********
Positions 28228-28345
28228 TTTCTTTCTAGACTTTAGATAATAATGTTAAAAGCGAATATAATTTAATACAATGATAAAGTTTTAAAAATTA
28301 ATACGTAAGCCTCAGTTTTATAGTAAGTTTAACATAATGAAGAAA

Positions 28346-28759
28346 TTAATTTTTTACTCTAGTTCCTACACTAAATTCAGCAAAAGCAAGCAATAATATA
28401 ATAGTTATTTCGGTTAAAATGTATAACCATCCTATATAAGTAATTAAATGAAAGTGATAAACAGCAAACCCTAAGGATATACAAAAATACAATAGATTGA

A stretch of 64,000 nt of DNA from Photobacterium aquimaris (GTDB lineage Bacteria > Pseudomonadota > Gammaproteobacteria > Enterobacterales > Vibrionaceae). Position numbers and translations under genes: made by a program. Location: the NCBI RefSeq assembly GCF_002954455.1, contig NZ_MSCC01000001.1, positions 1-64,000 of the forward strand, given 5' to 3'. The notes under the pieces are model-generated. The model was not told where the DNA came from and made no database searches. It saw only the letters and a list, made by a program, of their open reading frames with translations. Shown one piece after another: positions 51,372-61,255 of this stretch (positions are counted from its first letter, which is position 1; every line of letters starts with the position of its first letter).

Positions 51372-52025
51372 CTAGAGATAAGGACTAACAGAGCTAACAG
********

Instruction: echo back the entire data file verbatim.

Positions 28228-28345
28228 TTTCTTTCTAGACTTTAGATAATAATGTTAAAAGCGAATATAATTTAATACAATGATAAAGTTTTAAAAATTA
28301 ATACGTAAGCCTCAGTTTTATAGTAAGTTTAACATAATGAAGAAA

Positions 28346-28759
28346 TTAATTTTTTACTCTAGTTCCTACACTAAATTCAGCAAAAGCAAGCAATAATATA
28401 ATAGTTATTTCGGTTAAAATGTATAACCATCCTATATAAGTAATTAAATGAAAGTGATAAACAGCAAACCCTAAGGATATACAAAAATACAATAGATTGA

A stretch of 64,000 nt of DNA from Photobacterium aquimaris (GTDB lineage Bacteria > Pseudomonadota > Gammaproteobacteria > Enterobacterales > Vibrionaceae). Position numbers and translations under genes: made by a program. Location: the NCBI RefSeq assembly GCF_002954455.1, contig NZ_MSCC01000001.1, positions 1-64,000 of the forward strand, given 5' to 3'. The notes under the pieces are model-generated. The model was not told where the DNA came from and made no database searches. It saw only the letters and a list, made by a program, of their open reading frames with translations. Shown one piece after another: positions 51,372-61,255 of this stretch (positions are counted from its first letter, which is position 1; every line of letters starts with the position of its first letter).

Positions 51372-52025
51372 CTAGAGATAAGGACTAACAGAGCTAACAG